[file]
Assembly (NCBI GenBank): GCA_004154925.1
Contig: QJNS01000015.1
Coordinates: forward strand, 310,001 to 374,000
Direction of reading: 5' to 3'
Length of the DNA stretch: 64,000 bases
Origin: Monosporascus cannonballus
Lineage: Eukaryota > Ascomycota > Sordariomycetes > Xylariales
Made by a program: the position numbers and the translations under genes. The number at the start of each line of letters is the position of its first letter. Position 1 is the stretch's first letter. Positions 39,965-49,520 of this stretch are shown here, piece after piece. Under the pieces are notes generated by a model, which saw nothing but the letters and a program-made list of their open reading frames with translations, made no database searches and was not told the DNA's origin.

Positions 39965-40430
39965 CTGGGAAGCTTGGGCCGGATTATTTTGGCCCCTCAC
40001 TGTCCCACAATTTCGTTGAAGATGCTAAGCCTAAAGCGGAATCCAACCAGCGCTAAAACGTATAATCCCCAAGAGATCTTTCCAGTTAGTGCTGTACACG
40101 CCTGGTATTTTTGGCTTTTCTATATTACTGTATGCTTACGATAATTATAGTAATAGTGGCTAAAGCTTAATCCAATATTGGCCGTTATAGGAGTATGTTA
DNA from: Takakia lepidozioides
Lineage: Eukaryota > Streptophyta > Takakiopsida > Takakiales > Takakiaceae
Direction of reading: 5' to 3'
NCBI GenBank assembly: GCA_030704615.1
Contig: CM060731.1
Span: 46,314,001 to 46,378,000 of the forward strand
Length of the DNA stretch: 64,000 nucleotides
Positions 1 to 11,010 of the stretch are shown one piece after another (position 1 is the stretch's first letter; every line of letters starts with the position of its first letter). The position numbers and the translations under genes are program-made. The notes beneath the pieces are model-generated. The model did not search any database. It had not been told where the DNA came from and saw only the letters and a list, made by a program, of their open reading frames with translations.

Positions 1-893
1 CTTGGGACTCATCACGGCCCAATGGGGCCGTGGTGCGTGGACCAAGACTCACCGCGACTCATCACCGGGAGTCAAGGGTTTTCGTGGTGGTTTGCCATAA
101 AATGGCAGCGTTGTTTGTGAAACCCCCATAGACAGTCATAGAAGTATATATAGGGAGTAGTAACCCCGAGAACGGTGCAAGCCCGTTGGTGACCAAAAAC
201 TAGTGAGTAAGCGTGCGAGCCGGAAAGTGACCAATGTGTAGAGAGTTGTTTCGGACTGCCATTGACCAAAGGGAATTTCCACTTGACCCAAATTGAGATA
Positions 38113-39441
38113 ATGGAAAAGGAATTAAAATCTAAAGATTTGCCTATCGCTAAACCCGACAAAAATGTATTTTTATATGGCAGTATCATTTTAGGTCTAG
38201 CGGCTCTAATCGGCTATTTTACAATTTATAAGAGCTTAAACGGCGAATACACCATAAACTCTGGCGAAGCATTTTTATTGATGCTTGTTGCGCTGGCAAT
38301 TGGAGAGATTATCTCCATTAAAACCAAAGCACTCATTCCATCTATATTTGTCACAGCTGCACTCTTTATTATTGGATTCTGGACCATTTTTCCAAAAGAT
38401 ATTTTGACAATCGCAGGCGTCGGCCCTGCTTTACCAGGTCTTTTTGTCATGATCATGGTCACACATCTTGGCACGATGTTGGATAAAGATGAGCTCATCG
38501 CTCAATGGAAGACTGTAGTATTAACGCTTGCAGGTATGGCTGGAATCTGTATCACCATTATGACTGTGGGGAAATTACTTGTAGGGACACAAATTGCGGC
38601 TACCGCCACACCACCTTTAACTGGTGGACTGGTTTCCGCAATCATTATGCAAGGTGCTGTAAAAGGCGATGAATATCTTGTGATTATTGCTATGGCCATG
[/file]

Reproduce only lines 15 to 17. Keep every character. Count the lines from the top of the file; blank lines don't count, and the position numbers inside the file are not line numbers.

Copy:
Direction of reading: 5' to 3'
NCBI GenBank assembly: GCA_030704615.1
Contig: CM060731.1